Chetrit discrimination case settled out of court

A discrimination lawsuit against the Chetrits, one of city’s most powerful and secretive real estate families, has been settled just a few days before it was set to go to trial.

The suit, which essentially accused the Chetrit Group of firing an employee because he was insufficiently Jewish, was dismissed yesterday, according to a spokesperson for Judge Harold Baer of the U.S. District Court in the Southern District of New York.

Opening arguments had been set for Monday morning. Details of the settlement were not immediately available.

As The Real Deal previously reported, the suit was brought by former employee Les Kramsky, who is Jewish. In the suit, Kramsky claims that Joseph Chetrit, the firm’s managing member and an Orthodox Jew, hired Kramsky because he thought Kramsky, too, was Orthodox, which is a strict interpretation of the religion.

When Joseph found out that Kramsky was not Orthodox, he fired him, according to the complaint.

In the suit, which lists Joseph as a defendant along with his brothers, and partners, Meyer, Juda, and Jacob, Kramsky also alleges that he was forced to pray at work.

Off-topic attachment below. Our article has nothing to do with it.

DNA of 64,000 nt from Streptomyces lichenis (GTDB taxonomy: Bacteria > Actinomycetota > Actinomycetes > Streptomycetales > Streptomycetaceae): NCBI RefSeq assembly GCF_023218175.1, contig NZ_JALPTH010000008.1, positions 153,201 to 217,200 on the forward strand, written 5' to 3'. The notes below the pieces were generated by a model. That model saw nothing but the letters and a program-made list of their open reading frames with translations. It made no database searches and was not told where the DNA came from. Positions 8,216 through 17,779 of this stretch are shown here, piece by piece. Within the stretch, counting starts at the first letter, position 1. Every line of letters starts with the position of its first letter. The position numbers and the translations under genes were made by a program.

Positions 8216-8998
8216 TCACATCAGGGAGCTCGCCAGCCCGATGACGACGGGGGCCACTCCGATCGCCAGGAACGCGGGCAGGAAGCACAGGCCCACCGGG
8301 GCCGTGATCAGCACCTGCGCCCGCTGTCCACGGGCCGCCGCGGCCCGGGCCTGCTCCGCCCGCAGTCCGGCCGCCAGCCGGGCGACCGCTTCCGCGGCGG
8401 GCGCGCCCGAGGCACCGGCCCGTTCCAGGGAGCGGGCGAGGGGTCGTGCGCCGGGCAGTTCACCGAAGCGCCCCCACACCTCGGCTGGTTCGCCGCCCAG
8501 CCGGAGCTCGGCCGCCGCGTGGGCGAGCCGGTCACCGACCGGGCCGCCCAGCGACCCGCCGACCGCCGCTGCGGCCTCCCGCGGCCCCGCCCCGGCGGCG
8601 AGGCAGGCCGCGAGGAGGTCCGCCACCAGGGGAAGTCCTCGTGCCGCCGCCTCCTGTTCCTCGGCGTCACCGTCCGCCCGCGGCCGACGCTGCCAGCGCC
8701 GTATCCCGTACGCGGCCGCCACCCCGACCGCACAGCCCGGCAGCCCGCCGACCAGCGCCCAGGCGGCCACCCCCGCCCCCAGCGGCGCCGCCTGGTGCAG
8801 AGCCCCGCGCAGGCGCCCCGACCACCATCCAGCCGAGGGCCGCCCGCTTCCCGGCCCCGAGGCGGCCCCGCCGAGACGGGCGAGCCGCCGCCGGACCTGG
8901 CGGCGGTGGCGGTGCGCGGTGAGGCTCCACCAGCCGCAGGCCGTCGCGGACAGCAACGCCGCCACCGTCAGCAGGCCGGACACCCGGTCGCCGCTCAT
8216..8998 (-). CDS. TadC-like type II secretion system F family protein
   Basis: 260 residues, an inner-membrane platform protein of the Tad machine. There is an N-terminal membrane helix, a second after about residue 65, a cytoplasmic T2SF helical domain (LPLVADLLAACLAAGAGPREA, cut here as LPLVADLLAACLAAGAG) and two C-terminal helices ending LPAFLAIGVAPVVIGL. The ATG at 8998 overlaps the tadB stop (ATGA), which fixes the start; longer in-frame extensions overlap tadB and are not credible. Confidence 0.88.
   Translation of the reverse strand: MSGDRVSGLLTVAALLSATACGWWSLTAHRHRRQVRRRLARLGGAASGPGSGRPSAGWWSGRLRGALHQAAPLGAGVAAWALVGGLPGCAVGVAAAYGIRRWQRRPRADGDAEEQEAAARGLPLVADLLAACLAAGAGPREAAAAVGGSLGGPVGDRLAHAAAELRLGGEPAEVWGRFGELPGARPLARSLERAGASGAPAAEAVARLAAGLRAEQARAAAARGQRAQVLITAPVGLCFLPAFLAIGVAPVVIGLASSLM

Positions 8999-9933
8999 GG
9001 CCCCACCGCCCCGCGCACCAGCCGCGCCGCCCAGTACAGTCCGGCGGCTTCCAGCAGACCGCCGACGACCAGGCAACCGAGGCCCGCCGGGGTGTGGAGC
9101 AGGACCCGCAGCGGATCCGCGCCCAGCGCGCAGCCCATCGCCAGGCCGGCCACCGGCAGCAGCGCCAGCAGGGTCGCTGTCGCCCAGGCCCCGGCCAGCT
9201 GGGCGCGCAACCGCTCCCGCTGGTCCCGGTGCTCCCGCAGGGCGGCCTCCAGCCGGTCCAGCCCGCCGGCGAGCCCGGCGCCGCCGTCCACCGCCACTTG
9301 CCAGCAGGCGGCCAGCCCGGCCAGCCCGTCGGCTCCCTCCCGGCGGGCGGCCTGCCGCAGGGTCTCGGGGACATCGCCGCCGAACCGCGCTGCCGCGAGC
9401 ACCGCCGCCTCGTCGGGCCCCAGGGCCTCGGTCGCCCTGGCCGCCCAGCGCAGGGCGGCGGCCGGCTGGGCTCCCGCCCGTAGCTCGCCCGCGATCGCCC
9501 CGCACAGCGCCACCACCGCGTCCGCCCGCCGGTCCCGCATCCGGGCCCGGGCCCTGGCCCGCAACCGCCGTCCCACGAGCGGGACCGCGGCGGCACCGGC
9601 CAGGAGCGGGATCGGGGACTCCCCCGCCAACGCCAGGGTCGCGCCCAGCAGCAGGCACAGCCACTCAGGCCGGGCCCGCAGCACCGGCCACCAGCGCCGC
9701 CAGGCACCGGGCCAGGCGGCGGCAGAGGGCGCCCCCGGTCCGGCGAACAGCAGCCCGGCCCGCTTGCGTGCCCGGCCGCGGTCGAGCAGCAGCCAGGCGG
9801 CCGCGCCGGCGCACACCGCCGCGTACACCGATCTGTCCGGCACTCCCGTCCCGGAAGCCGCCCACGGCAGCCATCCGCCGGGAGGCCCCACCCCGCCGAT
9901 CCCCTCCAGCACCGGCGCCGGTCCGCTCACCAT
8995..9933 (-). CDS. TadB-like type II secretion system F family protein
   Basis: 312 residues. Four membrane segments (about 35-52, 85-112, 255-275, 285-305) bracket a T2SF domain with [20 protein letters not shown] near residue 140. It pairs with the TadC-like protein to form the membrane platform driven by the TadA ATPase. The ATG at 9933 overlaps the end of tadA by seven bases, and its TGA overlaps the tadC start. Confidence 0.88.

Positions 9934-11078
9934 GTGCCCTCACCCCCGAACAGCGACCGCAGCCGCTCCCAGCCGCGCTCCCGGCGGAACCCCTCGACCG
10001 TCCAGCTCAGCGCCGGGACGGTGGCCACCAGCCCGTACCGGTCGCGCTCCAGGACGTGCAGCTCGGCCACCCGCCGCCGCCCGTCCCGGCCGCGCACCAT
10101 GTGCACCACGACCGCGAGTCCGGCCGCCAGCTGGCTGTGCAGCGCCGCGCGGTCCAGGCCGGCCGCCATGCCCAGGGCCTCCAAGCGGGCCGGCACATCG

“Following a pattern of religious discrimination, harassment and retaliation, [Kramsky] was terminated from his position on Jan. 20, 2010,” the complaint states. Kramsky was suing for $500,000 in lost wages and benefits, plus punitive damages.

Chetrit denied the charges in court filings. Kramsky’s religious beliefs “played no role in my decisions about hiring, probation or ultimate termination,” Joseph said in court documents.

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On Friday, a spokesperson for the Chetrit Group, who refused to give her name, chose not to comment on the settlement.

Jack Babchik, of Babchik and Young, of White Plains, N.Y., who is the Chetrits’ attorney, did not return a call seeking comment, nor did Walker Harman, Kramsky’s attorney.

Kramsky, a real estate attorney, was hired by Joseph as in-house general counsel in April 2009, the complaint states.

According to the complaint, Kramsky mentioned his son’s bar mitzvah while interviewing for the position. Kramsky later came to believe that this comment caused the Chetrits to think that he was an Orthodox Jew, and that “this was a main reason why he was hired,” the complaint says.

Kramsky’s suit also claims that he refused to represent the Chetrits in engaging in unethical activities, such as such as lying to a short-sale lender about the price of a property. He said they also wrote checks to themselves with company funds.

For his part, Chetrit denied that there was any religious favoritism going on, noting that the company’s office manager and other staff are not Jewish. He stated Kramsky was let go because he concluded that “it did not make economic sense to have a full-time ‘in-house’ attorney at Chetrit.”

Headquartered at 404 Fifth Avenue, the Chetrit Group is one of the city’s most active firms.

Recently, it purchased the Hotel Chelsea for $80 million, which signaled a new interest in the hospitality sector. The Chetrits also own a stake in Willis Tower, formerly known as Sears Tower, in Chicago.